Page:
The Preposterous Puzzle

enter image description here

In text form:


The word preposterous traces to the roots prae (before) and posterous (subsequent).

The modern usage of this word conveys an absurdity, but it was originally meant more precisely to convey something that is out of order... taking something that should be subsequent and putting it before. (Maybe you can suggest a more modern way of conveying this idea, but let's just go with this for now).

It is in this sense that this puzzle is preposterous, because the answer tells you how to find the solution to this puzzle.

  • $\begingroup$ FYI, lateral thinking only applies if the intended solution bypasses logic. $\endgroup$
    – Quintec
    Mar 11 '18 at 22:07
  • $\begingroup$ @thecoder16 According to the tag description, I'm pretty sure it applies to this puzzle. $\endgroup$
    – H Walters
    Mar 11 '18 at 22:18
  • $\begingroup$ Are you absolutely certain there isn't a typo on the 6th line? I'd really like an S as the fourth letter there. $\endgroup$
    – Bass
    Mar 11 '18 at 22:37
  • $\begingroup$ @Bass No typo; the S's on the sixth line are precisely where they need to be. $\endgroup$
    – H Walters
    Mar 11 '18 at 22:41
  • $\begingroup$ @HWalters "involving ideas that may not be obtainable only using logic" this is the important part of the description, not just the creative part. $\endgroup$
    – Quintec
    Mar 11 '18 at 22:53

The letter distribution looks similar to English, so it's probably a transposition cipher. The grid is a 8x8 square, which sounds familiar. Let's see if we can't find a famous order in that same famous order..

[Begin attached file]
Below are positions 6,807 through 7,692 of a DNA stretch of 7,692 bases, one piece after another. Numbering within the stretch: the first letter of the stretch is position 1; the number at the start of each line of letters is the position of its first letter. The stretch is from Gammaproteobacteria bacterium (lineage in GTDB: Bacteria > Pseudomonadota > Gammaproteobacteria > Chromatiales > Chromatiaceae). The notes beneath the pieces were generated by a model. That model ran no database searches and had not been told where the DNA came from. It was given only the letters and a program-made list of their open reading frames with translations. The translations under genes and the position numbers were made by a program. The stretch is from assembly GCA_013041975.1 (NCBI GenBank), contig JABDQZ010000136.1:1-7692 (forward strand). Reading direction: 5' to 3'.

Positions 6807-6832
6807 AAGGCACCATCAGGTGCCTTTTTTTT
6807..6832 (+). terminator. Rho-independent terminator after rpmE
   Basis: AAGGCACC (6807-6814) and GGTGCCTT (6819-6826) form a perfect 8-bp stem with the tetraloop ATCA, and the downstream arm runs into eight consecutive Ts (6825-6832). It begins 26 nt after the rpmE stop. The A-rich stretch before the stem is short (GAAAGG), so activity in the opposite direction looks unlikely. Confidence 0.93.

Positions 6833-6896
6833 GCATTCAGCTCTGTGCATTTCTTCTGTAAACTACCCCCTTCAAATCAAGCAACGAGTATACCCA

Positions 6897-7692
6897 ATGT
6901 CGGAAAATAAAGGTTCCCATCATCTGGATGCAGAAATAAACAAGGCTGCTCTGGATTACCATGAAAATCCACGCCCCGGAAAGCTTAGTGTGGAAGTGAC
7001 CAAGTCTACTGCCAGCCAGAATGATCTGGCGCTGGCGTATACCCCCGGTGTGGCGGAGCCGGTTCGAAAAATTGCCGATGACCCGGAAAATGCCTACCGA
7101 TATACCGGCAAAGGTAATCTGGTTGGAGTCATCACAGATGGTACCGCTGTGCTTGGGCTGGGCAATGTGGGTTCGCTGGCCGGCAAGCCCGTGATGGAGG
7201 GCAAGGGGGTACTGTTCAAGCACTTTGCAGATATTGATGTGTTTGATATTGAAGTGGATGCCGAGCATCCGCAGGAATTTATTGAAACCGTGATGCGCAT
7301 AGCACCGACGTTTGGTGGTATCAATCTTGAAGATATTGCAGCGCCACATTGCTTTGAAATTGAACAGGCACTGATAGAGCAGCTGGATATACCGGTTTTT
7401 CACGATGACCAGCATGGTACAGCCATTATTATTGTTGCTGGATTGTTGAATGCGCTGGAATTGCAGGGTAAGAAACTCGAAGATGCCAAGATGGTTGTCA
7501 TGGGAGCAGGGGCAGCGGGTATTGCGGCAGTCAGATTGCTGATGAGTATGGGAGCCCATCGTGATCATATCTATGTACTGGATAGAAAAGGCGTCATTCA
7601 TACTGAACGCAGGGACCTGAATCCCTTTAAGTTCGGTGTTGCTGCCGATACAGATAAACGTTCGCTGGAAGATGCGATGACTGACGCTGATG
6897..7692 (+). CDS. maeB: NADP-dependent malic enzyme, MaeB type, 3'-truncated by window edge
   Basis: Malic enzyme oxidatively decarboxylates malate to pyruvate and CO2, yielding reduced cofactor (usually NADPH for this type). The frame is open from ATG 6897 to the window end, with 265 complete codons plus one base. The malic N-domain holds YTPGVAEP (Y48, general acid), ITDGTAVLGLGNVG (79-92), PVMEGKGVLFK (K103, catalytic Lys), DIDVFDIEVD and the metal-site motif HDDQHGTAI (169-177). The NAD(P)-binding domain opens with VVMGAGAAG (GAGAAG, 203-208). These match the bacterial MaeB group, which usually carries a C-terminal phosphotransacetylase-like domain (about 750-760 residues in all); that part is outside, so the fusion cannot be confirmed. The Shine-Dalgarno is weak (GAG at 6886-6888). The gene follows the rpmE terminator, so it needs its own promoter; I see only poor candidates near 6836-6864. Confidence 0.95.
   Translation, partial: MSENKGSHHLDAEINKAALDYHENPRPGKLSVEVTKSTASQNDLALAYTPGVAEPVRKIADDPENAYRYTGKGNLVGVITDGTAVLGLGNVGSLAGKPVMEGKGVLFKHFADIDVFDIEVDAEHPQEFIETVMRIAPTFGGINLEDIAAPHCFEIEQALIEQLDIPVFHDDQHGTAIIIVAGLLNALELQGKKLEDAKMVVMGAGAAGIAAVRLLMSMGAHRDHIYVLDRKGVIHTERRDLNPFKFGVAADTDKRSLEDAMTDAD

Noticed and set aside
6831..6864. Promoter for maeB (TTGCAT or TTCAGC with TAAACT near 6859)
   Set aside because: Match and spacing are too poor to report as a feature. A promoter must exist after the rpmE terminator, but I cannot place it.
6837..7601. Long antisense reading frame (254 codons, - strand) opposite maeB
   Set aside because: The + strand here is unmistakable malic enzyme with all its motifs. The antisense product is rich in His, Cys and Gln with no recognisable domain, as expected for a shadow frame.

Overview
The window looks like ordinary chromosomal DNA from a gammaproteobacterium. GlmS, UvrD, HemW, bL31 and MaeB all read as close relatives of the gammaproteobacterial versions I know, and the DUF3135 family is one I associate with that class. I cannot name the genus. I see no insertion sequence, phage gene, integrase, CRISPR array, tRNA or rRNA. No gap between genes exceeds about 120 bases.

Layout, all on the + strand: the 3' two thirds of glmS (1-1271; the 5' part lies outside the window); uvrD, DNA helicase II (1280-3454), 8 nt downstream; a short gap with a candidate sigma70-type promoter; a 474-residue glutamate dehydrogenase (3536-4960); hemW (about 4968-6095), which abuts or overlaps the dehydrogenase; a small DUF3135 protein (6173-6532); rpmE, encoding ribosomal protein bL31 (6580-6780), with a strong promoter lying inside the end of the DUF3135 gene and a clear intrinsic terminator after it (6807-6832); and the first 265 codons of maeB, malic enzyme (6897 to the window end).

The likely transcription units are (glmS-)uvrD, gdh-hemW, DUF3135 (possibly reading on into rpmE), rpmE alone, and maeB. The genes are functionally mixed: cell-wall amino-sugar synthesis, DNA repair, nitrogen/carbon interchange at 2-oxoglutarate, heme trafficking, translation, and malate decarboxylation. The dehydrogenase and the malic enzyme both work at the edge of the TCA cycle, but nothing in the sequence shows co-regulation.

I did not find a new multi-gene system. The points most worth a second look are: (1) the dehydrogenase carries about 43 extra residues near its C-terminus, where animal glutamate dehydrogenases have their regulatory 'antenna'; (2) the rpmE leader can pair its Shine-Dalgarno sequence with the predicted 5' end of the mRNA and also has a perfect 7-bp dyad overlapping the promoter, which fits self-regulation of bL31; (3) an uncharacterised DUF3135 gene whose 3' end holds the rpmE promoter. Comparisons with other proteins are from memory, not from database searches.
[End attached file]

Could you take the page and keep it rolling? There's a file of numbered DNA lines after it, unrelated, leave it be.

enter image description here
Well, "Knight's tour" wasn't there. Picking letters like a chess knight moves seems to work though, knight can be found, as can queen

I'll post this as partial while I try to work out the rest.

UPDATE: Got it. The message is:

Using the queen's knight, take a closed tour to find the solution to this puzzle .

Following the message's instructions:

enter image description here

  • $\begingroup$ Oh, there's more? Yay! $\endgroup$
    – Bass
    Mar 12 '18 at 0:05
  • 4
    $\begingroup$ @Bass "the queen's knight" suggests starting at B1/B8 (if this were a chessboard) $\endgroup$
    – Quintec
    Mar 12 '18 at 0:06
  • $\begingroup$ So I should start the sentence at "Nd the solution using"? :-) I'll update the answer in a minute. (Yoda might think about viewing this board from black's perspective: a closed tour... , take.) $\endgroup$
    – Bass
    Mar 12 '18 at 0:08
  • $\begingroup$ @Bass No, if you start from B1 doesn't it say "Using the queen's knight, take a closed tour to find the solution"? $\endgroup$
    – Quintec
    Mar 12 '18 at 0:18
  • $\begingroup$ @thecoder16, in Internet parlance, the colon-dash-closing paren combination indicates well-meaning, jocular intent. :-) $\endgroup$
    – Bass
    Mar 12 '18 at 0:21

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